Shop Notes: Back To The Business Of Passion At The Newburyport Literary Festival


Shortly after I moved to Ipswich a few years ago, a friend drew my attention to the Newburyport Literary Festival.  Unfortunately, I’d just missed it, but I looked at the line-up of authors and saw a number of big names I would have loved to see.  How did this small coastal town put together such a prestigious festival each year?  After a friend connected me to one of the directors and I found myself joining monthly meetings to help plan the following year’s festival, the answer soon became clear: a small group of passionate and dedicated volunteers, who love both literature and the North Shore of Massachusetts.

On April 23-24, the 16th annual Newburyport Literary Festival will take place virtually — while still exhorting the spirit of this gorgeous place we live in — with another fabulous schedule of events, all free and open to the public.  Friday night opens with a celebration of this year’s author honoree, poet Deborah Warren, who is joined in conversation with book critic Ernest Hilbert.  On Saturday it’s impossible to attend every event, so you’ll have to pick between the many nonfiction, fiction, and poetry panels and author conversations taking place throughout the day. Mystery readers will not want to miss “Did the Butler Do It?  A Conversation with Three British Crime Masters” with Ruth Ware, Elly Griffiths, and Dorothy Koomson, while audiobook enthusiasts should hit pause on their current listens in order to attend “Listen Up!  Audiobooks Turn Up the Volume for the Publishing Industry” with panelists Imogen Church, January LaVoy, and Robert Petkoff.  At 11:30 a.m., everyone should take the time to witness the great Natasha Trethewey receive the first annual X.J. Kennedy Prize for Excellence in Poetry.  This will be followed by a conversation between Trethewey and local luminary Rhina Espaillat.  After a full afternoon of events, the day culminates with a cocktail party (BYO!) with some of the contributors of Alone Together: Love, Grief, and Comfort in the Time of COVID-19 — Jennifer Haupt, Scott James, January Gill O’Neill, and Dani Shapiro.

But wait, there’s more!  

We haven’t even talked about Sunday yet.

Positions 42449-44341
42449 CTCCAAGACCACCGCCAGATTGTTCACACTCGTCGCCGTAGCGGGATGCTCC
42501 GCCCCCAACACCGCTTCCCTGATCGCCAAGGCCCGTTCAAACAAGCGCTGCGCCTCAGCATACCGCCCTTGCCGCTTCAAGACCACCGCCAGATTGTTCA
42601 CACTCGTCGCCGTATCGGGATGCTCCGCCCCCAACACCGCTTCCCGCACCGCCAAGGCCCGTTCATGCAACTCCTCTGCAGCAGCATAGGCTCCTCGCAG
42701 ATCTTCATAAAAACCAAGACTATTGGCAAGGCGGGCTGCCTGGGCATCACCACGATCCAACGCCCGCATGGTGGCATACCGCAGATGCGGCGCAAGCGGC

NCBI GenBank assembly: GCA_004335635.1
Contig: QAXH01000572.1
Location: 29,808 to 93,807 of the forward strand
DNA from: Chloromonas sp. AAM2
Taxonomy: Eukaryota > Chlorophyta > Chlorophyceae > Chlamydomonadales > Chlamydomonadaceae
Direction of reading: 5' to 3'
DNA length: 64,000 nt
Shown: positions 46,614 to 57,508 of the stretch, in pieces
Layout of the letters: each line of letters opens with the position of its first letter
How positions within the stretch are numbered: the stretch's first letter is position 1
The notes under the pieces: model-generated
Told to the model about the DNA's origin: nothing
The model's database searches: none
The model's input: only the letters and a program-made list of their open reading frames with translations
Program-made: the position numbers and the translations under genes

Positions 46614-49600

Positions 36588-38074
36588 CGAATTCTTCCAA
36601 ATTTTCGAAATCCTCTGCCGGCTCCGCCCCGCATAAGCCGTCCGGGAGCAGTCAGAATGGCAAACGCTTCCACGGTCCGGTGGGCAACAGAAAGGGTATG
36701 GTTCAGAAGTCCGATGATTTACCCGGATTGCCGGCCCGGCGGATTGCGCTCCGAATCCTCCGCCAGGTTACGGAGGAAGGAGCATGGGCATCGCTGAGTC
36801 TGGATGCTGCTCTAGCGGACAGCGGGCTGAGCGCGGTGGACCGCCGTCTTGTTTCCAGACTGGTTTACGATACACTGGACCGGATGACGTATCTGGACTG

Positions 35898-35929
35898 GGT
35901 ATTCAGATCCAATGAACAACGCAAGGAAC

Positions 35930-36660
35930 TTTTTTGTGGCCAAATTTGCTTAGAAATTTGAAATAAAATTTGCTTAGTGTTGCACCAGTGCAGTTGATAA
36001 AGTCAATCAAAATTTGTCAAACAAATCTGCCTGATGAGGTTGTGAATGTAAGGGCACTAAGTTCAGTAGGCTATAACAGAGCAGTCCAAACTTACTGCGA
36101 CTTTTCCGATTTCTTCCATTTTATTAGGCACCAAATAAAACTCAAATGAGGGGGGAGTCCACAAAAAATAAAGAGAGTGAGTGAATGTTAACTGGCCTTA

The second full day of festival events features more fiction and nonfiction authors talks, plus authors of local history.  Ghlee E. Woodworth’s tour of Newburyport, from her forthcoming Newburyport Clipper Heritage Trail, Volume II is a true delight.  A number of events feature novelists with local ties: Manchester native Lily King (discussing Writers and Lovers), current Beverly resident Alena Dillon (featuring her newest novel The Happiest Girl in the World), and Newburyport native Erik Hoel (The Revelations).

I can’t help but give the panel I’ll be moderating a shout-out, too. I’m thrilled to be talking about where art meets commerce with authors who also own bookstores: Ann Patchett, Kelly Link, and Alex George.  In the afternoon there are events on graphic novels, young adult books, and the current state of science fiction and fantasy writing to choose from, plus events featuring Phuc Tran, author of the New England Book Award-winning memoir Sigh, Gone, and Peter Ho Davies, author of A Lie Someone Told You About Yourself, in conversation with Charles Baxter.

And more.

I wish I could tell you about every event, but I only have a few hundred words to work with here.  I’m excited about every one of them.  If you’re having any trouble deciding, step into the shop and check out our shelf of books featuring this year’s festival authors.  There’s truly something for everyone. I encourage you to visit to see the full schedule and register for all the events that interest you.  

I’ll see you there.

newburyport, massachusetts, x.j. kennedy, book critic, poet, newburyport clipper heritage trail, lily king, ann patchett, scott james, newburyport